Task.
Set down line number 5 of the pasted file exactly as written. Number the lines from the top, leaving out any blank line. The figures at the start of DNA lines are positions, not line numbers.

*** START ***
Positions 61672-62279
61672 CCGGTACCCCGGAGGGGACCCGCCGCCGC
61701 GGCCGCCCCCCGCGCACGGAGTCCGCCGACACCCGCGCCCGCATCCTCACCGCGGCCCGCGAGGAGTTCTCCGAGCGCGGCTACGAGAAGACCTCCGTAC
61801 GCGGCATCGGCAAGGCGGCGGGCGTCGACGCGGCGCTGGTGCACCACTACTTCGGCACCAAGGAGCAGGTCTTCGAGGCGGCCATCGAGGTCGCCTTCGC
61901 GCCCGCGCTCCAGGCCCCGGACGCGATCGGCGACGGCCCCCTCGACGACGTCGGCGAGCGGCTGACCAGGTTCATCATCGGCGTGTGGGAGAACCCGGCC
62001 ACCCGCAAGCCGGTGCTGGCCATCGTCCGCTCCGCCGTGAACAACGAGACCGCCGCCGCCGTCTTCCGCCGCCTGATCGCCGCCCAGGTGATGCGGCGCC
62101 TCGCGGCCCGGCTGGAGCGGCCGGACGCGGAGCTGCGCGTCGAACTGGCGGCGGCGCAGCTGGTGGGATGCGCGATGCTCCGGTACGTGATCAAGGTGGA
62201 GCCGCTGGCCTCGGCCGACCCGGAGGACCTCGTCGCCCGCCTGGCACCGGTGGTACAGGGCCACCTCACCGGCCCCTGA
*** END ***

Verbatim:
61901 GCCCGCGCTCCAGGCCCCGGACGCGATCGGCGACGGCCCCCTCGACGACGTCGGCGAGCGGCTGACCAGGTTCATCATCGGCGTGTGGGAGAACCCGGCC